A Personal hotspot (Mi-Fi) will solve my problem

Personal hotspots or Mi-Fi devices work by connecting to a mobile network to get connectivity and then broadcasting a local Wi-Fi network for devices to connect to. Unfortunately, at event sites where the mobile networks are already overloaded these devices offer little benefit, and even if they can get connected to a mobile network the Wi-Fi aspect struggles against all the other wireless devices. On top of that these devices cause additional interference for any existing on-site network making the whole situation even worse.

The Next Generation & the Way Forward…

The current disrupters in the payment world are the mobile apps with devices such as PayPal Here and iZettle. Although they avoid the traditional PDQ they still require good connectivity, either from the mobile networks or a Wi-Fi network, and hence the root problem still exists.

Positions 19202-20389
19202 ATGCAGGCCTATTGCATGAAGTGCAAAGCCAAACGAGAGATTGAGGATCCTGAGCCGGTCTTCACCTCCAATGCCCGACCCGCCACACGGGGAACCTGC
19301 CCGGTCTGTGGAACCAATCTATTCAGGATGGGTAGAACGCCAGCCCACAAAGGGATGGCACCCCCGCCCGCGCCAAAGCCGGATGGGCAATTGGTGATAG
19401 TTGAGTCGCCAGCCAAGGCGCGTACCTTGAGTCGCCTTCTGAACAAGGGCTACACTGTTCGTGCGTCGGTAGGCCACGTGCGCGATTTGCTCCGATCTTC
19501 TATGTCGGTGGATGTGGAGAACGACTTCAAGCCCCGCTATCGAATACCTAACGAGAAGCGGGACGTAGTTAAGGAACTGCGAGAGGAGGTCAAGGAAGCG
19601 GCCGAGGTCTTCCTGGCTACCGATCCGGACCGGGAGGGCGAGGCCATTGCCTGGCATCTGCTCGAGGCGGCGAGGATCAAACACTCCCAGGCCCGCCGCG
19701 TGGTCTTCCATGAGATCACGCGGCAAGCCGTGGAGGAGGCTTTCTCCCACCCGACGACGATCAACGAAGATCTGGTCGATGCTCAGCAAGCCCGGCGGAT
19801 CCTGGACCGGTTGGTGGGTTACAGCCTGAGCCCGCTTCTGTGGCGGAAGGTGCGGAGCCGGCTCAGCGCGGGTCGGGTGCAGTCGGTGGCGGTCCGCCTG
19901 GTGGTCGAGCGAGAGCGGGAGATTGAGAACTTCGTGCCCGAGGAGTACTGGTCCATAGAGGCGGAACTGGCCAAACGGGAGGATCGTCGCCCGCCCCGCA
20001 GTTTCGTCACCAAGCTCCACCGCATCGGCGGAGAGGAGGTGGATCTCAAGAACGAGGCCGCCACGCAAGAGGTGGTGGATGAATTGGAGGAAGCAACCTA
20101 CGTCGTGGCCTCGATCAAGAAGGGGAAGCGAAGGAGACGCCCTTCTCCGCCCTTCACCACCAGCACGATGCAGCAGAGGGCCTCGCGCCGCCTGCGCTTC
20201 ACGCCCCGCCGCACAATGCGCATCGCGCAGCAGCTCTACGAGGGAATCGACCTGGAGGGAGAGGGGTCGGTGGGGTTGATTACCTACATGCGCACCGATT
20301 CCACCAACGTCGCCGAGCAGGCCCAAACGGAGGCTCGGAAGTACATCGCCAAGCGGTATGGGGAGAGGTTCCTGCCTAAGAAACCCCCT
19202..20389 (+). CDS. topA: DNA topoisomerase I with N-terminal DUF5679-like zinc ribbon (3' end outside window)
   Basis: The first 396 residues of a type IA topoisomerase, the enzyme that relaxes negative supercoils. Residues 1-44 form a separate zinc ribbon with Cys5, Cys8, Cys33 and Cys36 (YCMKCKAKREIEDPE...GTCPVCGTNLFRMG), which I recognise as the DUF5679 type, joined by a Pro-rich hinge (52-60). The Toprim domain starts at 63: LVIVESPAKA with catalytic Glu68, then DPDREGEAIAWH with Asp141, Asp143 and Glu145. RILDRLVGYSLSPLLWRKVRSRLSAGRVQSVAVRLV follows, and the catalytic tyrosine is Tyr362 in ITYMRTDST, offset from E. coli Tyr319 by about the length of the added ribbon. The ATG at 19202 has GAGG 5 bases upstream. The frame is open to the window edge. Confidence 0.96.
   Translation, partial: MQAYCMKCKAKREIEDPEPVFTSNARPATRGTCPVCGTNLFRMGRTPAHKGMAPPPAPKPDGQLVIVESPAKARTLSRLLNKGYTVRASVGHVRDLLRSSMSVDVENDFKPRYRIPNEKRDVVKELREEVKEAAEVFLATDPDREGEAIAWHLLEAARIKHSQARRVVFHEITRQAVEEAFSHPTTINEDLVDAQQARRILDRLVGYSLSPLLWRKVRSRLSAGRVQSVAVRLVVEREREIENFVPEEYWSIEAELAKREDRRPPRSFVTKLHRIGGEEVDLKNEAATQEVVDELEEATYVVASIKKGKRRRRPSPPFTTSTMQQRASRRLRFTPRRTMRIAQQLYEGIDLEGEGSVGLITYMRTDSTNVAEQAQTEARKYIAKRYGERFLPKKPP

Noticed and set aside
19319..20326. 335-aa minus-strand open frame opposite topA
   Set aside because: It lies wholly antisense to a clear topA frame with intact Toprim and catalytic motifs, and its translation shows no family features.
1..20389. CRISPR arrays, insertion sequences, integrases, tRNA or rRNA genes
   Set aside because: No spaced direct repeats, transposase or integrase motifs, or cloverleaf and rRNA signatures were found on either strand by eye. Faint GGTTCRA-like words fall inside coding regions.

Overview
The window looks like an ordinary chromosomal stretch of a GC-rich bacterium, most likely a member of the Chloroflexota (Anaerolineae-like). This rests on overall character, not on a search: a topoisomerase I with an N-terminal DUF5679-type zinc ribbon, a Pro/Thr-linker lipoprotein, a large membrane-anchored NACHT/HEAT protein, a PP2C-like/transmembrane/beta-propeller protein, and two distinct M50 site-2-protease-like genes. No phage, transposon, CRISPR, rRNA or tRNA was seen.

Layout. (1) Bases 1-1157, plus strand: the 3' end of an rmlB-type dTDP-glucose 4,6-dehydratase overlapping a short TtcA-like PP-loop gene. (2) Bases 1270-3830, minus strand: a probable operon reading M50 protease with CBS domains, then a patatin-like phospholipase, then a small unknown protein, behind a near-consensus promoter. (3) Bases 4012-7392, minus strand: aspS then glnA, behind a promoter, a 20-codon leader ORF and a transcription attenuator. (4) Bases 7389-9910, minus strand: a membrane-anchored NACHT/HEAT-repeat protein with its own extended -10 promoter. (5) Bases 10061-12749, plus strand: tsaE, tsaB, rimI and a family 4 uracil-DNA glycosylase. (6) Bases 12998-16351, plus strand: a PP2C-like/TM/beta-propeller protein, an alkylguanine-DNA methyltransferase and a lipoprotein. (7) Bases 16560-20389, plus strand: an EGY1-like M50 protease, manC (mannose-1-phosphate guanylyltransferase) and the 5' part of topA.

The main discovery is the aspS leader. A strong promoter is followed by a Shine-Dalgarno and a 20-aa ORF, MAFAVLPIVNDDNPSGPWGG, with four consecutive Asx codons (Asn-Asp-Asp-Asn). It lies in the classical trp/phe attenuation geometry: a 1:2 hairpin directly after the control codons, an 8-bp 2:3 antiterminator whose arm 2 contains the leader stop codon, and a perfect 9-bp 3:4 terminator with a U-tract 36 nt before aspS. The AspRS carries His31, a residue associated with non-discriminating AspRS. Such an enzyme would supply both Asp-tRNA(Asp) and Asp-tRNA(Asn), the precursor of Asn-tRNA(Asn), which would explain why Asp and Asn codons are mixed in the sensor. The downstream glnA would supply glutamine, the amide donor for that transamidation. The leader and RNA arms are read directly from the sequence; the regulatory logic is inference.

Increasingly exhibitors are also using online systems to extend their offerings at events via tablets and laptops which also require connectivity. An even better connection is required for these devices as they are often transferring large amounts of data, placing more demands on the network. Even virtual reality is starting to appear on exhibitors stands so there is no doubt that the demand for good connectivity will continue to increase year on year.

What the history of technology teaches us is that demand always runs ahead of capacity. This is especially true when it comes to networks. For mobile operators to deliver the level of capacity required at a large event is costly and complex, and in some cases just not possible due to limits on available wireless spectrum.